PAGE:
The Socially Responsible 401(k):
Making your Employee Benefits Plan Match
Your Company Values
By Rob Thomas
Organic ingredients. Check!
Sustainable packaging. Check!
Carbon offset certificate purchased when booking trade show travel. Check!
Organic coffee in the staff kitchen. Check!
401(k) retirement program with lots of socially responsible options. What?
Each day, members of the organic community work hard to ensure the integrity of their organic products. At home, they stock their larders with organic food (often grown in their own backyard gardens) or go to organic farmers’ markets on the weekend. Many use low-VOC paint and drive a hybrid car, when not biking or taking the train to work.
But all too often, when it comes to retirement programs, organic companies either don’t offer a 401(k), or the plan’s assets are invested in funds that include, and thus financially support, companies that operate contrary to the values and principles of the organic community. The company plan may offer one or two “socially responsibly invested” (SRI) funds, but employees wishing to spread their retirement investments over several funds are often left to invest in funds that include companies they do not support philosophically.
Why should you care? 401(k) retirement plans are not at the top of every leader’s priorities. But they should be. Numerous studies show that along with competitive base pay and medical insurance, retirement plans are one of the key benefits most important to attract and keep quality employees.
According to About.com’s human resources expert Susan Heathfield, employees should be encouraged to save for retirement as, “each of us will need between 60 percent and 80 percent of our final annual working income every year we’re retired. Since Social Security typically provides only 40 percent of the average retiree’s income, many of us will need to rely on our own savings and investments,” including 401(k) plans which grow tax-free until we retire.
When it comes to employees in the organic sector, many employees care passionately about a variety of social and environmental factors. So passionately, they have dedicated their lives to creating or working at companies that grow or manufacture products with the least environmental footprint.
However, according to a 2002 Calvert/ Harris Interactive survey, less than one-third (32 percent) of employees had access to “screened” socially responsible funds as part of their retirement plans. This is despite the fact that as much as 68 percent of employees surveyed wished to invest their 401(k) dollars in funds that match their principles.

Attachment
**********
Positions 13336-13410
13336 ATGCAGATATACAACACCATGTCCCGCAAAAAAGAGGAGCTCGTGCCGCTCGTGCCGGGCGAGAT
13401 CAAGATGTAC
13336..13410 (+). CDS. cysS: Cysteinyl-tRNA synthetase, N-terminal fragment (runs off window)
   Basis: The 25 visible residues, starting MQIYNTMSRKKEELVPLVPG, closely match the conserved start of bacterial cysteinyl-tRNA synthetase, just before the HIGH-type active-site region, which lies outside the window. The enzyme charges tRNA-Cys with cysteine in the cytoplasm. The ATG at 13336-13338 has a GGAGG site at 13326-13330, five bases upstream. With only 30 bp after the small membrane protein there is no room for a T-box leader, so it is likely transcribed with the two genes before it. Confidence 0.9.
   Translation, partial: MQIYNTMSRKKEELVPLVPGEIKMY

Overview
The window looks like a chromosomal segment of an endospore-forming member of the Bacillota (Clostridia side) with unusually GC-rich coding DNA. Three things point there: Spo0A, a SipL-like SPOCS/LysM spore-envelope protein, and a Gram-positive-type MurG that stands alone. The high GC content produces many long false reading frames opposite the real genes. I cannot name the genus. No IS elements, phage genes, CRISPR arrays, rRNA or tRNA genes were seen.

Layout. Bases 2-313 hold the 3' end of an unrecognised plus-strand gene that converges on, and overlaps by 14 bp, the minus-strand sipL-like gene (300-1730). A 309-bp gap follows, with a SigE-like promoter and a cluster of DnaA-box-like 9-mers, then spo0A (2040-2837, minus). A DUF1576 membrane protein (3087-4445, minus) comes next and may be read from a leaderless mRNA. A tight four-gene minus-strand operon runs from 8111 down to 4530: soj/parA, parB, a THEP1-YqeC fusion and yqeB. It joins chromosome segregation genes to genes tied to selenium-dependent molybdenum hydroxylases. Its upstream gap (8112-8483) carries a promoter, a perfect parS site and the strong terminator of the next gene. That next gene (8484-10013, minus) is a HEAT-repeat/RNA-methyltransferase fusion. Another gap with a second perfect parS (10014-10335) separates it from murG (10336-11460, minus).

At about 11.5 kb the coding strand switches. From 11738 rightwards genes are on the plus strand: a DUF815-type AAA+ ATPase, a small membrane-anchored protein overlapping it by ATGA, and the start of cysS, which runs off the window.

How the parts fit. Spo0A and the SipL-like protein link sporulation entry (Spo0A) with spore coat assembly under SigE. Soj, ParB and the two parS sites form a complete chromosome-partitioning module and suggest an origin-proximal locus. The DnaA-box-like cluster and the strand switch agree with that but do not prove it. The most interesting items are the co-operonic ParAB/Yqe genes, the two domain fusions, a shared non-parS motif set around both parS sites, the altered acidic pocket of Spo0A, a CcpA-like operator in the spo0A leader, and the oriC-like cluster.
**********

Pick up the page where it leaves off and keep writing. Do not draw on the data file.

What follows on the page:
Understanding Socially Responsible Funds
Today, mutual fund companies are incorporating both positive and negative “screens,” combining rigorous financial analysis with environmental, social and governance (ESG) criteria. “Positive” means the companies in the fund may support alternative energy, or have a strong record on human rights and labor issues, among others, while “negative” screens may exclude companies involved with alcohol, cigarettes, guns, or nuclear power as well as those with egregious human or labor rights or environmental problems.
Screened funds are turning out to be some of the best funds. For example, the Pax World Balanced Fund was honored by MutualsAdvisor.com as one of their “Top Ten Mutual Funds for 2008.” Similarly, the Winslow Green Growth Fund was ranked by Lipper, an independent monitor of fund performance, as the number one small cap growth mutual fund for the three-year period ending July 31, 2007.
And no wonder. The screening process Winslow Management Company undertakes is one of the reasons their returns have been so high over the years.
According to the company, the environmental and governance profiles of each company in which they invest are reviewed in tandem with research of the company’s financials. They begin with all publicly available information on a company, including information reported to governmental agencies such as the Environmental Protection Agency and Securities and Exchange Commission. They also use third party research providers such as KLD Research & Analytics, Inc. and Institutional Shareholder Services. Next, they consider a company’s industry to determine what environmental or governance challenges are facing that industry. Senior management of a company are interviewed to judge their understanding of these types of issues.
Findings are compiled into research reports for portfolio managers to use in the final decision-making process. Winslow states that they have expanded their research to review a company’s corporate governance profile, because they recognize the influence that governance practices can have on company performance.
The Socially Responsible Investment Industry Is Growing, But What About Retirement Options?